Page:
But as explained below, even if wholesale prices become the main driver of retail prices, it’s not accurate to place the blame squarely on renewables.
Because of differences in tax structures and energy systems, it’s no simple matter to compare energy and electricity prices between countries.
A 2017 Australian Competition and Consumer Commission report compared retail electricity prices among countries in the Organisation for Economic Co-operation and Development (OECD).
Australian prices were in the lower end of the range, but above the OECD total.
While South Australian prices are above the Australian national average, they would still not be the most expensive in the OECD on a purchasing power parity basis.
In the context of energy supply, the word “reliable” will mean different things to different people.
The Australian Energy Market Commission defines “reliability” as having sufficient generation, demand side response, and interconnector capacity in the system to generate and transport electricity to meet consumer demand.
Under this definition, the National Energy Market meets a reliability standard as long as the maximum expected amount of “unserved energy” in any region doesn’t exceed 0.002 per cent of the region’s annual energy consumption.
“Unserved energy” means the amount of customer demand that can’t be supplied within a region of the National Electricity Market, specifically due to a shortage of generation or interconnector capacity.
Mr Marshall’s office did refer The Conversation to the AEMO’s Electricity Statement of Opportunities, which predicts South Australia’s unserved energy over 2017-18 at 0.0025 per cent, just above the reliability standard.
However, and crucially, these projections do not include the new state-owned diesel generators (which can provide up to 276 megawatts) among other things.
And these projections are made in order for the market to respond, and prevent the shortfall from occurring.
Between 2010-11 and 2015-16, the amount of unserved energy in the National Electricity Market was zero.
AEMO is preparing estimates of unserved energy for 2016-17. It is possible that there will be unserved energy for South Australia over this period.
However, it’s far from clear that South Australia would have had the highest level of unserved energy.
In fact, AEMO directed more load-shedding in New South Wales than South Australia on proportional basis.
If this load-shedding were to be considered unserved energy, then New South Wales may technically have been less reliable.
The technical definition above might not be of much comfort to South Australians experiencing power outages.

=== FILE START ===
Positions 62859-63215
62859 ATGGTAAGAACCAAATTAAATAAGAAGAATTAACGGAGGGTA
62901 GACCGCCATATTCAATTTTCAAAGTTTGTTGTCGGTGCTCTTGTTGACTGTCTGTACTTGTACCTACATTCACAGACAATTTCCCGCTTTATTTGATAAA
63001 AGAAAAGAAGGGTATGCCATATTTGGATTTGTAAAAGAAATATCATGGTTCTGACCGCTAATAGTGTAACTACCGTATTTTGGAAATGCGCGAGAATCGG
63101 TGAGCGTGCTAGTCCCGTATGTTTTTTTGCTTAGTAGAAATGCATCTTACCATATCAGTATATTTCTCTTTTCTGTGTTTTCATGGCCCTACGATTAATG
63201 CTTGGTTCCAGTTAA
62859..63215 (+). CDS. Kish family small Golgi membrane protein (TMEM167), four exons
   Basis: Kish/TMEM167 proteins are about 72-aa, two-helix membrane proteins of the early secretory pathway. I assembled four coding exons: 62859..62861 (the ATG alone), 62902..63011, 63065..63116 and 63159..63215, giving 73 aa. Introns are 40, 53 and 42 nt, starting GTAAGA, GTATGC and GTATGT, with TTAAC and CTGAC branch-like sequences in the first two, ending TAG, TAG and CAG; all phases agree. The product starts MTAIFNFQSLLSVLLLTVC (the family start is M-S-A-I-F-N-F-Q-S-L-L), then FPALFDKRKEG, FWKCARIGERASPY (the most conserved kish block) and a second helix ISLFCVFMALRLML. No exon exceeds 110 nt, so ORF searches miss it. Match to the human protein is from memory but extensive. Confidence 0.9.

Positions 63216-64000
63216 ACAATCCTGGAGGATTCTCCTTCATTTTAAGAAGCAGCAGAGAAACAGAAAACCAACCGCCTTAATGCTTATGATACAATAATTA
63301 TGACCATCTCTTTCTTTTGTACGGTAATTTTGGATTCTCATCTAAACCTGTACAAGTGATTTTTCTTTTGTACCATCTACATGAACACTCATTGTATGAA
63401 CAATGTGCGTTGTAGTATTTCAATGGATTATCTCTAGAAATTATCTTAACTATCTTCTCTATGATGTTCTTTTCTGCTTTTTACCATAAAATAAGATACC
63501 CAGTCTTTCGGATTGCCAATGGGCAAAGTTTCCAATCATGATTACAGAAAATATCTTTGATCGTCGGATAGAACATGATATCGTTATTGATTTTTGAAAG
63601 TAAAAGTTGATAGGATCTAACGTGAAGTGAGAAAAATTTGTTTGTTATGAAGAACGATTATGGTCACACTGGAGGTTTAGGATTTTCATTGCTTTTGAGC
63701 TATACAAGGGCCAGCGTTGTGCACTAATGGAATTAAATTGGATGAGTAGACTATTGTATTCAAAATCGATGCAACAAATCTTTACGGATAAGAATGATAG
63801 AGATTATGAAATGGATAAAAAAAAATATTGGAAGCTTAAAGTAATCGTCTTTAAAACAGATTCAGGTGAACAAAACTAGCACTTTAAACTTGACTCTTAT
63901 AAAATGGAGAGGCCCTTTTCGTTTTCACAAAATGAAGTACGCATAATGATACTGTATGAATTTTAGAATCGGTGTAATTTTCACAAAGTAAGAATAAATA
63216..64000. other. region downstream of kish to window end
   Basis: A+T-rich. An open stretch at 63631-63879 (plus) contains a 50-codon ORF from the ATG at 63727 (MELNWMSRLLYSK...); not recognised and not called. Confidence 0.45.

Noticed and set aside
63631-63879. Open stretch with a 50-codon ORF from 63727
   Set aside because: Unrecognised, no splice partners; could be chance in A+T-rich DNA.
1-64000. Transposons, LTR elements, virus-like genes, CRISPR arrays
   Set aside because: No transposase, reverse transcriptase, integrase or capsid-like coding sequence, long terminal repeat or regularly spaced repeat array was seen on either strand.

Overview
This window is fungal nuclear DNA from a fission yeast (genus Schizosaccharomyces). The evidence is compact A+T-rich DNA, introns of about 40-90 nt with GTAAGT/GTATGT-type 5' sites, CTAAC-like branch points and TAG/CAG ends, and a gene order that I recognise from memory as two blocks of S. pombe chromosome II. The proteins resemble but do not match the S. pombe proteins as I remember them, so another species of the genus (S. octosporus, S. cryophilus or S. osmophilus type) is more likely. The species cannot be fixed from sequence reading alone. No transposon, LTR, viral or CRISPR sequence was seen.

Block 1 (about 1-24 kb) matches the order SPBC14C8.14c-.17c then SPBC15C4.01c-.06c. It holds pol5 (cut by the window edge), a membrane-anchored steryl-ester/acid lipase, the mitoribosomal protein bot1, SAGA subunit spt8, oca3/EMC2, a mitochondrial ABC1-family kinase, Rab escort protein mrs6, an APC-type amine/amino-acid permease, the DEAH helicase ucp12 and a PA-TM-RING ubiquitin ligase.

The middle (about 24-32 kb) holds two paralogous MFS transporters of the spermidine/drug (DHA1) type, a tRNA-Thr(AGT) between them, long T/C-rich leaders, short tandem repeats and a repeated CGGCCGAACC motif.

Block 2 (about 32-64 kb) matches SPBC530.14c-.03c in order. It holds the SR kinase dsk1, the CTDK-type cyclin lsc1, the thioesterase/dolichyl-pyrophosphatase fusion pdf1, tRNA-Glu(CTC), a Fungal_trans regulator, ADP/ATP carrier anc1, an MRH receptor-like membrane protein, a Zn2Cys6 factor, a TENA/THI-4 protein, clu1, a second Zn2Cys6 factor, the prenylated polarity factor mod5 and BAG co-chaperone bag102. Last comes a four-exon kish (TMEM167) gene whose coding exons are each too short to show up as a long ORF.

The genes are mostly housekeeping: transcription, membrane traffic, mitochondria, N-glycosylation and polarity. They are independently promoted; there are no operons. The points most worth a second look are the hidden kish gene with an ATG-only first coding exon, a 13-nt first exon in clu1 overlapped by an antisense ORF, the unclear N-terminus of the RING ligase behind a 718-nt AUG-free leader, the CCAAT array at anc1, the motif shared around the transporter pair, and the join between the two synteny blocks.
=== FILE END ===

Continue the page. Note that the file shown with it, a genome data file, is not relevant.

The average South Australian experienced 970 cumulative minutes of blackout in 2016-17. This was extraordinarily high due to the statewide blackouts in September 2016 caused by extreme weather. In 2015-16, the average total was 173 minutes.
But across the National Electricity Market the vast majority of these — over 97 per cent — are due to distribution outages, which can be caused by anything from trees falling on power lines to “possum flashovers”.
These occur regardless of the source of electricity flowing through the power lines.
South Australia may have the highest number of supply interruptions, but this is essentially unrelated to electricity supply mix.
No. Even if wholesale prices become the main driver of retail prices, it’s not accurate to place the blame squarely on renewables.
Increased renewable energy generation may have contributed to decisions for some power plants to close. But so would other factors — such the $400 million safety upgrade required for the Hazelwood power plant to have stayed open.
As mentioned above, other factors such as gas prices and competition issues have also contributed to increases in wholesale electricity prices. And as shown below, these are not confined to South Australia.
Gas prices are particularly important in the South Australian context, which is the most gas-dependent region in the National Electricity Market.
In addition, the South Australian market is the most concentrated in terms of competition.
In this sense, Mr Marshall was not correct to say that price increases are “all because this [Labor] Government decided we had to go headlong into intermittent renewable energy without the baseload to support that transition”.
Indeed, a large proportion of the existing renewable investment in South Australia has been financed as a result of the federal Renewable Energy Target, introduced by the Howard government, rather than state policy.
I broadly agree with the verdict.
The price question is not contentious. South Australia has the highest retail electricity prices in Australia — but not in the world.
An argument could be made for South Australia being the least reliable system in the National Energy Market — if you look beyond the technical definition.
A series of power losses and near misses in 2016-17 clearly raise questions for SA residents.
But, as the author rightly points out, the vast majority of these were caused by storms and other technical issues — not by renewables.
Dylan McConnell is a researcher at the Australian German Climate and Energy College, University of Melbourne.
David Blowers is an energy fellow at the Grattan Institute.
Originally published on The Conversation.